IN GOOD TASTE:
Maybe you’ve never dined at a German restaurant before, but without realizing it you’ve been eating German dishes all your life.
“If you go back to the roots of it (German cuisine), it’s everywhere,” said Peter Bolter, chef and sole owner of Kaiserhof Restaurant & Biergarten in Ocean Beach . “What’s a hotdog? What’s a hamburger?”
German, that’s what.
So are Rostbraten (a beef dish) and Schweinshaxe (pork shank) and Kasehanchen (a chicken breast dish), and any of the other popular items on the menu at Kaiserhof, which has been a fixture in OB for 35 years.
With its combination of authentic German dishes, familiar American entrees such as steak and salmon, and an outdoor beer garden specializing in brews that you won’t find at the store or your neighborhood craft-beer hangout, Kaiserhof attracts customers from as far away as Los Angeles.
As it is, it’s not like San Diego is inundated with eateries that serve schnitzels and Sauerbraten.
“There are not that many German restaurants in town,” said Bolter, a first-generation German whose parents, Horst and Paula, opened their first restaurant in New Jersey before moving to San Diego in 1979 and originally serving customers at a pre-OB Mission Valley location. “Because we are one of the few, we service a large market. We have some people who come every day, people who come once a week, people who drive from North County, people who come down from L.A.
“We have people who have traveled to Germany, people whose parents were German, people who were in the military who were exposed to German food. There are definitely all those people who came when they were little and they bring their own kids here now.”
Most of Bolter’s recipes, he said, “come from my father, who was trained classically in Germany.”
The entrees at Kaiserhof, most priced between $25 and $30, include beef, chicken, pork and veal dishes, plus seafood entrees and, of course, a variety of sausages. There are also a couple of meatless offerings on the menu. Hot entrees are served with soup or salad and a choice of two side dishes, which include the likes of spatzle (egg noodles), sauerkraut and potato pancakes.
“We have a good product here,” said Bolter. “We try to keep our menu authentic.”
Among the most popular dishes, he said, are Wienerschnitzel, sauerbraten and Jagerschnitzel. It’s hearty food and perhaps not what you’d automatically associate with “the summery neighborhood we’re in, where they eat light food,” said Bolter.
But Ocean Beach embraced Kaiserhof decades ago, and when locals aren’t coming in for the food, they’re doing so for the beer.
“We have two kinds of atmospheres,” Bolter said. “We have our beer garden, which is a little more casual, and in the restaurant we have tablecloths and it’s a little more formal. You can dine in either one.”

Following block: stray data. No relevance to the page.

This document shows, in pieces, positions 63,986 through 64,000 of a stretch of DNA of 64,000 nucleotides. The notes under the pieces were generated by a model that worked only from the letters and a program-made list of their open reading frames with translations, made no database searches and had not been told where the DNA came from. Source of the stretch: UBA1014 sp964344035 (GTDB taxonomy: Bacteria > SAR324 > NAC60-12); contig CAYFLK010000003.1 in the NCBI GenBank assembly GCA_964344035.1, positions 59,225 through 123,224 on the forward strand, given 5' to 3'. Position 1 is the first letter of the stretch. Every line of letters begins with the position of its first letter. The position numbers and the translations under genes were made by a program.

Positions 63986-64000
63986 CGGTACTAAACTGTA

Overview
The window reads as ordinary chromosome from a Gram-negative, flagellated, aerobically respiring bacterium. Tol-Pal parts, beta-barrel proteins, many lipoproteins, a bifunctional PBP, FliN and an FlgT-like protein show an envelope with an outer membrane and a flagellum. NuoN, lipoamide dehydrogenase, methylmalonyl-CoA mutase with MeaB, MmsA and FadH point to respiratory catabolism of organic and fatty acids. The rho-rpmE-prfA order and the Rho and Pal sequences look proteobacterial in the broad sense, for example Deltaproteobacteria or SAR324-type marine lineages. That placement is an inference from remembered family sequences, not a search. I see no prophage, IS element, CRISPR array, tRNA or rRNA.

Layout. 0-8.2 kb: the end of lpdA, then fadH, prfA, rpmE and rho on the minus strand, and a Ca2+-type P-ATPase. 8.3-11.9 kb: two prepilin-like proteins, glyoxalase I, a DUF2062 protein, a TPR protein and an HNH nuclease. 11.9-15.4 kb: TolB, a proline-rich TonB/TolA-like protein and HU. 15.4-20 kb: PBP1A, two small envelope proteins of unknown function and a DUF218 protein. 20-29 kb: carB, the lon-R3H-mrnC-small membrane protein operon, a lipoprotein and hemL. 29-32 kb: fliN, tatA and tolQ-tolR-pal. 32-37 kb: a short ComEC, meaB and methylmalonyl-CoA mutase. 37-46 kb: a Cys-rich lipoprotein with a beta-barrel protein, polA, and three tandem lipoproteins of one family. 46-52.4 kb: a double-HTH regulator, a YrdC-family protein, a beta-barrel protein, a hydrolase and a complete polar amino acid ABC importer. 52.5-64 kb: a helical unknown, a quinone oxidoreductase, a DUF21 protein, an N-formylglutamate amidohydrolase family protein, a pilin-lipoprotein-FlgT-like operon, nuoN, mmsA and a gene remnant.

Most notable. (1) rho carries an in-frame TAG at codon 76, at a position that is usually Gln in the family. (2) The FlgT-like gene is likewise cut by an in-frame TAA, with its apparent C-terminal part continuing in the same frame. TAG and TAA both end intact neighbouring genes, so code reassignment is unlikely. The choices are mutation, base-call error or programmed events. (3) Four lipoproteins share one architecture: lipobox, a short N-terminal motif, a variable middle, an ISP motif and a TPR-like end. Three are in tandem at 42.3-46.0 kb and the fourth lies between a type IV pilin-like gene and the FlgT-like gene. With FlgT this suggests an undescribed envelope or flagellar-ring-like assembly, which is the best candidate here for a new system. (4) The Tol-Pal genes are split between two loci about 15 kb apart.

For those patronizing the beer garden, there’s a separate menu serving items generally under $15.
“We have a lot of people who come here just for the beers,” said Bolter. “There are so many local breweries that don’t make the German-style beers. And the Germans have, for the most part, been very careful to keep their beer authentic.”
Kaiserhof serves dinner nightly and offers lunch three days a week. The last of those three, Sundays, features a brunch menu. In addition to dishes like Rolled German Pancakes and Kaiserschmarren (pancake pieces with walnuts and apples), you can enjoy eggs Benedict, poached salmon or a more traditional American breakfast. Brunch dishes are all under $20.
Bolter’s staff numbers about 20, with some employees having been at Kaiserhof for more than two decades. Two of the current servers are German speakers. Bolter himself can usually be found in the kitchen, and when he’s not, he’s probably busy managing the business.
“It’s a lot of work and a lot of hours,” he said, not sounding as if he were complaining. “It’s complicated and sometimes overwhelming.”
But the rewards are great, as when he does get to hear customers tell him that the food reminds them of that served to them by grandmothers or other venerated cooks in their families. “We get a lot of comments like that,” he said.
The other place where you might find Chef Peter — when he’s not being a chef, of course — is on San Diego Bay.
“I do a lot of sailing,” Bolter said. “I have a sailboat at Harbor Island and we take lots of people out. My boat even has a big sail on it that says ‘Kaiserhof.’ ”
No wonder, Bolter added, that he’s been asked a few times whether it’s a party boat for rent. It’s not. But the party’s going on at Kaiserhof in OB, where everything from pretzels to schnitzels to beer makes everyone there feel German for the day.
— Kaiserhof Restaurant & Biergarten is open 5-10 p.m. Tuesday-Thursday; 11:30 a.m. to 3 p.m. and 5-10 p.m. Friday and Saturday; 11:30 a.m. to 3 p.m. and 4:30-9 p.m. Sunday; Happy Hour 4-7 p.m. Tuesday-Friday at 2253 Sunset Cliffs Blvd., San Diego. (619) 224-0606. kaiserhofrestaurant.com